My experience is that the number one mistake couples make in this regard is reacting after-the-fact instead of being vigilant before-the-fact.

Perhaps it’s a it-can’t-happen-to-us mentality, but as we unfortunately know, it can.

Of course, once an adultery has happened, the ball is always in the adulterer’s court. Here the mistake is that we try and save the marriage, without realizing that the marriage cannot be saved until the adulterer first gets right with God.

There was one well known pastor who committed adultery, left the pastorate, did other church work, and I believe today is back with a congregation in the pulpit. Under what circumstances is this possible for others who might be selling shoes rather than preaching the Gospel?

Fallen clergy who have truly repented, may, if offered, return to their position. The issue then becomes, have they actually repented? We must look to their actions to know their heart. Many pastors talk a good game after being exposed, but when you strip away the tinsel, instead of repenting, they blame-shift, try and rationalize their bad behavior, possibly remarry, and in the end take further advantage of a loving congregation that wants desperately to forgive the betrayal.

Should pastors seek therapy on an ongoing, general basis to counter the stresses of ministry, among them temptation to adultery?

I recoil at the word “therapy,” as it has a secular connotation. To be honest, I often have trouble with even some Christian counseling, as it is frequently little more than secular claptrap with a short prayer before and after the session.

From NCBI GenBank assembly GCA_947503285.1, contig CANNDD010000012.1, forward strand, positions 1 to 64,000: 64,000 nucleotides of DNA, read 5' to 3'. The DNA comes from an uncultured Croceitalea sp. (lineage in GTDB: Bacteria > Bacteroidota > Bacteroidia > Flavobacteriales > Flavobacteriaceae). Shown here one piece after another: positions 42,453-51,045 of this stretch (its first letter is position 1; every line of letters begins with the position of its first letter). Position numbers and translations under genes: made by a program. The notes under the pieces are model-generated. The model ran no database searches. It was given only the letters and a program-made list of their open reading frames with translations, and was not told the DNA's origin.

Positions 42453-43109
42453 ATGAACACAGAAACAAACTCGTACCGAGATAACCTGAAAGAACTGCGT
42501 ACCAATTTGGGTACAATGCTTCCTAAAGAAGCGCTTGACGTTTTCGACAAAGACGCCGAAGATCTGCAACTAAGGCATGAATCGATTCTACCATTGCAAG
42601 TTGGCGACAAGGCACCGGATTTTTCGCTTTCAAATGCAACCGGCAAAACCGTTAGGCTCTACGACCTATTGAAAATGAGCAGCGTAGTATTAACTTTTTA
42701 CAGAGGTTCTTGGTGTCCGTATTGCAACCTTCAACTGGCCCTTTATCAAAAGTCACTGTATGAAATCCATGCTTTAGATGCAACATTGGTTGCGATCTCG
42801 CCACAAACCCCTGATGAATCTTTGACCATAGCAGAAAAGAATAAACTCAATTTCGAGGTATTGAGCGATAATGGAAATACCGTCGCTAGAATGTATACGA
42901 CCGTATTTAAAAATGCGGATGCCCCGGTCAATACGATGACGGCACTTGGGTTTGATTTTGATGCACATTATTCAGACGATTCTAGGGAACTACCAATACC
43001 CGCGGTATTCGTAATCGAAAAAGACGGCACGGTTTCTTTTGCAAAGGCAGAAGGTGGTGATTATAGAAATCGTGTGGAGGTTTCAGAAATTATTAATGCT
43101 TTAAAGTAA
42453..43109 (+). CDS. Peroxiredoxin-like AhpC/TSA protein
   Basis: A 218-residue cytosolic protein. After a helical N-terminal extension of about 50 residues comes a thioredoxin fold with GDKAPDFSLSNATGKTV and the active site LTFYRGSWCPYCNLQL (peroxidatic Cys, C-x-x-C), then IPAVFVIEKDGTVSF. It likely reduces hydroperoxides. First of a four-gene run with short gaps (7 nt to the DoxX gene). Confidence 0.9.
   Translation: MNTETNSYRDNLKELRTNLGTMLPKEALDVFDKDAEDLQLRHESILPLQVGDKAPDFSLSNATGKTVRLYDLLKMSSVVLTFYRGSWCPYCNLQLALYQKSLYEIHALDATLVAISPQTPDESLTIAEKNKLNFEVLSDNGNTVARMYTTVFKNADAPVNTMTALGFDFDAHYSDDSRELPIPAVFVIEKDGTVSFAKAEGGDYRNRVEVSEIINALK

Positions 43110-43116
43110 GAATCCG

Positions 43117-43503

On the other hand, Christian fellowship based completely and solely on the Word of God is most assuredly helpful as we all need to be constantly reminded of God’s standards and our responsibilities.

Are covenant groups with several pastors useful in giving support against the temptations of stepping outside their marriages; or does so much depend on the willingness of participants to really open up in such settings?

I have seen pastor groups do great good. Others, while properly intended, fail miserably. That being true, we are left with the inescapable conclusion that those attending determine the results — good or bad.

For me personally, I love to talk and interact with those of like faith, but I’m very careful to always remember that nothing even comes close to some one-on-One time with the Lord.

What do you mean when you write about “committing adultery without knowing it”?

Many people, ignorant of the Word, remarry without biblical grounds. They have been deceived, and sometimes “innocently” misled into believing what God calls adultery is not adultery. But God’s Word says what it means, and means what it says — and we are to know the law.

Where does forgiveness play into turning away from adultery?

Unlike what you might think, forgiveness is too often used and abused by sinners to relieve the pressure of knowing they are in willful spiritual rebellion. They tell themselves their sin will be washed away, no matter what they do. That is treating the blood of Christ as a common thing, and God will have none of it.

How heartbreaking that the glorious gift of forgiveness has been perverted, as Jesus died on the cross so our sins could be forgiven, not so we can continue to sin.

Where can ministry go from “here” in lowering the incidents of adultery with pastors and ministry leaders?

As the world needs real Christian leadership now more than ever, we cannot shirk our duty by not following the example of our God who can do all things except fail. We must be a holy case in point. Failure is not an option.

Lastly, we need to openly and often talk about adultery among ourselves and with our congregations, as God’s truth is the greatest disinfectant.